So when we are faced with the prospect of  a specialist residential fund listing on the JSE our response  may have more to do with how we observe the manure in the room than anything else. And yes folks there is manure in the room.

TPNhave announced troubling stats indicating that “tenant payment behaviour has deteriorated for the first time in 24 months” Rental Payment Monitor Q2 2011.

To be precise they cite that “higher unemployment, high household debt and a substantial increase in the cost of electricity, fuel and food, all of which affect monthly expenses and hence the ability to pay rent.”  And yet there is a pony since they also point out that rental stock is lacking for the below R3000 and R3000-R7000 per month, brackets.

There’s more: International Housing Solutions (IHS) South African managing partner Rob Wesselo commented: “it has to happen sooner rather than later (a listing of a housing fund.), given that housing is the only sector of the broader SA real estate market where demand outstrips supply, particularly in the R200 000 – R600 000 market.”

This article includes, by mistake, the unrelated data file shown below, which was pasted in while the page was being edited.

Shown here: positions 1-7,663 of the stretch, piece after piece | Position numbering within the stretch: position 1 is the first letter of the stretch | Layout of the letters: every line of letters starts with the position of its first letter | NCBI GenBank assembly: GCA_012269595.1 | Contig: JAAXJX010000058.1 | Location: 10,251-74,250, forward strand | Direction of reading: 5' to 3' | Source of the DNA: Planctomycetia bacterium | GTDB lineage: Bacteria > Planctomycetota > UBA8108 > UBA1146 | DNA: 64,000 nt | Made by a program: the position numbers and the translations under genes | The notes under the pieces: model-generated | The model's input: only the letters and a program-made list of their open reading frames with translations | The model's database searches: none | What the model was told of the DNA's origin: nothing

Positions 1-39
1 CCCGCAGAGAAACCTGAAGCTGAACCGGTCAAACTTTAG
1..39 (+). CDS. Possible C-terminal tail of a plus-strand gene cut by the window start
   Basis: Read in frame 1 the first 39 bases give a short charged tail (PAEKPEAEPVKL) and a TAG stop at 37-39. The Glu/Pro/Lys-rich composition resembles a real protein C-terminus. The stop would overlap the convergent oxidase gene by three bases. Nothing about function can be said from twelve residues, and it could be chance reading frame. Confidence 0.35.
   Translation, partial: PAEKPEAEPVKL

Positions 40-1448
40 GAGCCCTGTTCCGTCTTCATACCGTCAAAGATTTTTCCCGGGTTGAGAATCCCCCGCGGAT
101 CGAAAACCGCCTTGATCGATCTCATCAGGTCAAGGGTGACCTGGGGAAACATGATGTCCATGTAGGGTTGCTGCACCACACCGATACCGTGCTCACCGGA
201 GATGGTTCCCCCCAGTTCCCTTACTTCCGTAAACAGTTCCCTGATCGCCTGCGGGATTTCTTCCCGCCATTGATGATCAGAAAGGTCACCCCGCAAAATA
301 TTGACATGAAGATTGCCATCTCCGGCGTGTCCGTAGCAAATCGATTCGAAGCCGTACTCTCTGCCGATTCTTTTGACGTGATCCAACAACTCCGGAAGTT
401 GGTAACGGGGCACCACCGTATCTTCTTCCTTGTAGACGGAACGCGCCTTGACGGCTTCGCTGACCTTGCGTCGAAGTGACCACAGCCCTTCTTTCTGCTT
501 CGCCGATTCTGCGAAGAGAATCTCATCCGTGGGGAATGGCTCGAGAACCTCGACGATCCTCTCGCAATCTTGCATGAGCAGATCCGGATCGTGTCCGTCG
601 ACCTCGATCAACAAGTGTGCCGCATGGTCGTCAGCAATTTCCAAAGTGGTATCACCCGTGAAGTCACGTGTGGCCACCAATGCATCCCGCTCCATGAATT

(Wesselo) “Blames a lack of performance data from which analysts and fund managers can base profit and earnings forecasts” Financial Mail.  Again the ‘good news’ is that we haveTPNdoing just that, for example:

Tenants in the below R3 000 rental bracket are now the worst performing, with just 72% in good standing, (only 58% are in the Paid on Time category, while 18% are in the Did not Pay category). Unfortunately, tenants in the above R12 000 category are not faring much better with 74% in good standing (57% Paid on Time and 16% in Did not Pay). Tenants in the R3 000 – R7 000 category remain the best performing, where 83% are in good standing (70% Paid on Time and only 8% Did not Pay).

Yet the potential remains for enormous growth, since 68% of South Africa’s total population can afford housing priced between R250 000 and R700 000 according to the Affordable Land & Housing Data Centre. Yet only 14% of all new home registrations in 2010 fell into this category.

Wesslo does admit that rental defaulting and arrears in the affordable housing market are cause for concern among potential investors. “However, if you build the right product and manage your portfolio well, arrears and vacancies can be kept to a minimum” he told the Financial Mail.